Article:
Response to: Comment on ‘Human adult neurogenesis across the ages
It is with great interest that we read the comment by Marucci 1 referring to our publication ‘Human adult neurogenesis across the ages: An immunohistochemical study’ 2. Since the seminal paper of Eriksson et al. in 1998, human adult neurogenesis has become a major area of research in neuroscience 3. Although an age‐related decline in human adult neurogenesis is not disputed, opinions differ on the functional significance of the residual neuroblasts. The majority view, as shared by Marucci, is that adult neurogenesis, at least in the subgranular zone, continues to be functionally important throughout life. The implication being that this process can be potentially manipulated in its extent and direction to treat neurological disorders.
Marucci suggests that our conclusions that ‘proliferative cells in these niches are not only sparse but also destined to be microglia’ 2, are ‘questionable’ and are ‘severely affecting the increasingly relevant efforts to exploit restorative neurobiology in some neurological disorders’ 1, implying that the techniques and markers we employed would have underestimated the true extent of neurogenesis. Here, we take the opportunity to address the issues raised by Marucci, and where appropriate, respectfully point out where our findings appear to have been misinterpreted.
First, we agree with Marucci that SOX2 would have been a useful marker in our study. A small proportion of SOX2+ cells (Type 2a) would have been expected to colocalize with our proliferation markers and doublecortin (DCX) 4. However, in the mouse, at least, SOX2 is mainly expressed in non‐proliferating neural stem cells 5 and would not necessarily have been more informative in determining cell fate than the markers we employed. Indeed, EGFR appears to be a specific marker of a subpopulation of activatable quiescent precursor cells 6. Using DCX as a marker (largely) of a neuronal‐specific fate 4, we were also able to compare our results with those of other studies in the field. Knoth and colleagues used DCX to quantify SGZ neurogenesis across the human lifespan in combination with PCNA 7 and demonstrated colocalization of SOX2 and DCX, as well as of SOX2 with PCNA or Ki67 (Knoth et al. Fig 7 7). Sanai and colleagues used DCX and Ki67 in their quantification of SVZ neurogenesis across the human lifespan 8. We were not aware of the role of ALK5 in adult neurogenesis but note the reported overlap with DCX expression 9.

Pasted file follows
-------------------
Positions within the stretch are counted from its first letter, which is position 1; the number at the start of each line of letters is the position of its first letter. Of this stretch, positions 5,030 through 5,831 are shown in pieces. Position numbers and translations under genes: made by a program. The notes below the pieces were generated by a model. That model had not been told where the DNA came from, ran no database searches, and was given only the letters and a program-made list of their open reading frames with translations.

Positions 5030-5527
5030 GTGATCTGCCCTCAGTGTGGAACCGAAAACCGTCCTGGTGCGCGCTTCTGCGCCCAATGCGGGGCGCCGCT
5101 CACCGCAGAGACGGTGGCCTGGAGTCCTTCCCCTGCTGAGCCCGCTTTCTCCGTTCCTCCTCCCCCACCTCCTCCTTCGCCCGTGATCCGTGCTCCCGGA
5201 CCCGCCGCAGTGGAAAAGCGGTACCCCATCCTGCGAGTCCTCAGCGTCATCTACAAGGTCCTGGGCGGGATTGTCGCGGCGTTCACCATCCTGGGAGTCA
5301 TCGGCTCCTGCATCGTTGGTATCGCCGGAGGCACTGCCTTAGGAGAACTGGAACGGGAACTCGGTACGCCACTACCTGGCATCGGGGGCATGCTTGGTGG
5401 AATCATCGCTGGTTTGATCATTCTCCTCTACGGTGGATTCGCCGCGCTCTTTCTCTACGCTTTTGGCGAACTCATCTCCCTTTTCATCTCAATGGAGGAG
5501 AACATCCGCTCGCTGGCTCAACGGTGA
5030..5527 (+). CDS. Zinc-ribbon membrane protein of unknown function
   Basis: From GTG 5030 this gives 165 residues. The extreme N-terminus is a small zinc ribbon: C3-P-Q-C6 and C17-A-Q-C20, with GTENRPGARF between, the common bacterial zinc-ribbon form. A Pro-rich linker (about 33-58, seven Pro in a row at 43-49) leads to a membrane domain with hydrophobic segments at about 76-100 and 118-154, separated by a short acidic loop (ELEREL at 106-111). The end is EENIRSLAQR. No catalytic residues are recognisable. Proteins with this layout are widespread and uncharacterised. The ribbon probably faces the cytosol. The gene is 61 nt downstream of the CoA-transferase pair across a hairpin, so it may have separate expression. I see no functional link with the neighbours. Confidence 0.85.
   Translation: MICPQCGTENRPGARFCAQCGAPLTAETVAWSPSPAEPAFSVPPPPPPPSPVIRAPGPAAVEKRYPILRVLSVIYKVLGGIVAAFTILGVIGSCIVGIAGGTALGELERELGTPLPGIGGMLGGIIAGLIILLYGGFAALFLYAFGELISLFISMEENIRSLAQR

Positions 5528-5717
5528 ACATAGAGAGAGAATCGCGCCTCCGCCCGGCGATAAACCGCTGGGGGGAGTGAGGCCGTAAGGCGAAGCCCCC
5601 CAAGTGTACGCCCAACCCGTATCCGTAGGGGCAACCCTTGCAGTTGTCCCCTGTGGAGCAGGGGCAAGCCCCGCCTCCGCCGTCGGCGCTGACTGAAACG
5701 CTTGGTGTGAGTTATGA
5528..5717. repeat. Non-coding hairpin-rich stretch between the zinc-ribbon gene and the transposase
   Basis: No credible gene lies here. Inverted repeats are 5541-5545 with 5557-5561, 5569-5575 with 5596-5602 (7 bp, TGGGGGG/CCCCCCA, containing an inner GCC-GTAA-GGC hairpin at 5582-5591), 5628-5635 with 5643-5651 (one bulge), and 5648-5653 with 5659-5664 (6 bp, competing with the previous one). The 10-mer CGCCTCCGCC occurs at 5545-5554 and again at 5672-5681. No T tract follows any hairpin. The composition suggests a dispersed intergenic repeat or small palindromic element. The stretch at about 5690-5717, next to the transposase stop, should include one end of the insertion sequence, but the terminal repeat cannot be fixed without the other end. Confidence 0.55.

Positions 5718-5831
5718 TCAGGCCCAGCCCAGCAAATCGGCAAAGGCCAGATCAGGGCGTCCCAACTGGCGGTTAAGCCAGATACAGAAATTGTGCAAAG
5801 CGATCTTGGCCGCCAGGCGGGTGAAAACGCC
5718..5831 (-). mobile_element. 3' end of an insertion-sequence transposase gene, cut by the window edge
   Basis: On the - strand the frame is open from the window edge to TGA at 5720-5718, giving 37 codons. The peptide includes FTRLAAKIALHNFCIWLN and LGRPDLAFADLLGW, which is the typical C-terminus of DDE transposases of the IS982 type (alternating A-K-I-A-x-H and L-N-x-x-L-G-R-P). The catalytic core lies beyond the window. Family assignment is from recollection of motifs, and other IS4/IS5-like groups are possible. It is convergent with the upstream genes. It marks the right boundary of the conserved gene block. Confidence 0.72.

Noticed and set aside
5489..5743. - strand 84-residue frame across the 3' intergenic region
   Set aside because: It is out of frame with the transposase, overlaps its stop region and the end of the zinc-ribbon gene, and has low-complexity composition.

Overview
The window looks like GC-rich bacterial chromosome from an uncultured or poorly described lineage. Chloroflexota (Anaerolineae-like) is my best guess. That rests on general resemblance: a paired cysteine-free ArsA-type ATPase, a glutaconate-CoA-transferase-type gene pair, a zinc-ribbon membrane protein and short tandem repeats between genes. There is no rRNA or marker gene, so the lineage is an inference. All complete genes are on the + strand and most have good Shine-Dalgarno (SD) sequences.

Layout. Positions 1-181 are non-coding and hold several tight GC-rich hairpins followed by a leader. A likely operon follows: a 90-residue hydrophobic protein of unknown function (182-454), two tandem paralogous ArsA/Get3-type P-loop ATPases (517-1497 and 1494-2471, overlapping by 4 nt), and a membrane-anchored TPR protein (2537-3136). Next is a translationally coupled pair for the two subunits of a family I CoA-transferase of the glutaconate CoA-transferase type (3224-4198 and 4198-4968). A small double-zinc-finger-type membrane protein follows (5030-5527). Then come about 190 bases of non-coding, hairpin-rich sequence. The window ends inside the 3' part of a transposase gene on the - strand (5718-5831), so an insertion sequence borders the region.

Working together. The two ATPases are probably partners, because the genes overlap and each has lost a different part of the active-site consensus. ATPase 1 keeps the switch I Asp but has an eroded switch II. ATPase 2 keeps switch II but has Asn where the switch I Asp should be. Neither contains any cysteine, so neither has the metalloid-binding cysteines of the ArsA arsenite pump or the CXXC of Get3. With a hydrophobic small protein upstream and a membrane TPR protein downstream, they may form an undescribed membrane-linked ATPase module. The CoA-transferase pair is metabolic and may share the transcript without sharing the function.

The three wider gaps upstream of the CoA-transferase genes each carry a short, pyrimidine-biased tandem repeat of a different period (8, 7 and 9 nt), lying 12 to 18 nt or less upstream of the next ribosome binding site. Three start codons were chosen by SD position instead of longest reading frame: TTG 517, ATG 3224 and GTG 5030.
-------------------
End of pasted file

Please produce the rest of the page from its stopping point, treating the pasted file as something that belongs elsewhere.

Secondly, Marucci reports that, compared to our finding, Weissleder et al. described a greater number of Ki67+ cells in the human subventricular zone (SVZ [also referred to the subependymal zone] (Weissleder et al., Fig 1D 10)). However, it is difficult to directly compare these studies as Weissleder et al. counted Ki67+ cells per section (each 50 microns thick) and normalized to the length of the SVZ, whereas we performed stereological quantification on 12 micron thick sections and normalized to the area rather than the length of the SVZ. The width of the SVZ varies considerably along its rostrocaudal length, being wider rostrally where it extends into the rostral migratory stream (Dennis et al. Fig. 7D, E and FigS5 2).
Similar to Weissleder et al., we also found Ki67+ cells in ‘doublets’ in the adult SVZ (Dennis et al. Fig. 1G 2) although these were not specifically described in our original article. However, in the absence of colocalization data, it is not possible to determine the lineage of their cells. Based on the age‐related increase in Iba1 mRNA reported by Weissleder et al.